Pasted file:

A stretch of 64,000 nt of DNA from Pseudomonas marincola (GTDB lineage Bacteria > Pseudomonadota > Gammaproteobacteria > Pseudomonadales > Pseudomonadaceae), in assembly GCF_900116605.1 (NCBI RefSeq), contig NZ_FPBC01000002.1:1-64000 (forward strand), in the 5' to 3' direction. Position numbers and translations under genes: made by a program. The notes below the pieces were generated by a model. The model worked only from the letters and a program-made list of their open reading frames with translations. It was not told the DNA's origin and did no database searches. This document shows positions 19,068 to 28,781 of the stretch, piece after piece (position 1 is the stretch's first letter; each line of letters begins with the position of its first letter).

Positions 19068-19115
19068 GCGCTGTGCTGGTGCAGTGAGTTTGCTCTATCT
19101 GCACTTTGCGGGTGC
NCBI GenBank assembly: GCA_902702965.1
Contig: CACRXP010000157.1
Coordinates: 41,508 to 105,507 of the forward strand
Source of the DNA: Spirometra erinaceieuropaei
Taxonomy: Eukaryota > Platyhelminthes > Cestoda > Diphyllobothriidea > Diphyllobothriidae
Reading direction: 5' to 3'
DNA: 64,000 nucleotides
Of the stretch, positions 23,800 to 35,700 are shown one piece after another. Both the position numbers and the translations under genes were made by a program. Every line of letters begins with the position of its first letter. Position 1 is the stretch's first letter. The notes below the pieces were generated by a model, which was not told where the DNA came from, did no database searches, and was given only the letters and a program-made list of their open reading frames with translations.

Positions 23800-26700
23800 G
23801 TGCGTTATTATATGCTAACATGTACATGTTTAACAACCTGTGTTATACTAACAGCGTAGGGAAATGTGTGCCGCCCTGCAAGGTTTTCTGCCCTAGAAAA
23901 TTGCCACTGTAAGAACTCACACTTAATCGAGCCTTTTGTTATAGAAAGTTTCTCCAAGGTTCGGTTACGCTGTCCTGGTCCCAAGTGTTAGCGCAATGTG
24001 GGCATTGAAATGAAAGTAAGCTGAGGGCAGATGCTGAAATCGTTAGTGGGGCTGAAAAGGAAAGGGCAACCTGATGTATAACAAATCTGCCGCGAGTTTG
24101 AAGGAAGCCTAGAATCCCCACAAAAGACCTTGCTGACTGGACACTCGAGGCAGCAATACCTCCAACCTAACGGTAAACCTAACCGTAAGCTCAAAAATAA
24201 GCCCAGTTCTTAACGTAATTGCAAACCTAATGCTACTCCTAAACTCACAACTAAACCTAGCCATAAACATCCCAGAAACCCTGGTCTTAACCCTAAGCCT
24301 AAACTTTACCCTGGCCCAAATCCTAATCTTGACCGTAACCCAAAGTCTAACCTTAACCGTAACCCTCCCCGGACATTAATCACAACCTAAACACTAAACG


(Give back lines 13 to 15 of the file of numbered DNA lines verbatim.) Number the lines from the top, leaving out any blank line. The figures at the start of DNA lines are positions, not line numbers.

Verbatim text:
Positions 23800-26700
23800 G
23801 TGCGTTATTATATGCTAACATGTACATGTTTAACAACCTGTGTTATACTAACAGCGTAGGGAAATGTGTGCCGCCCTGCAAGGTTTTCTGCCCTAGAAAA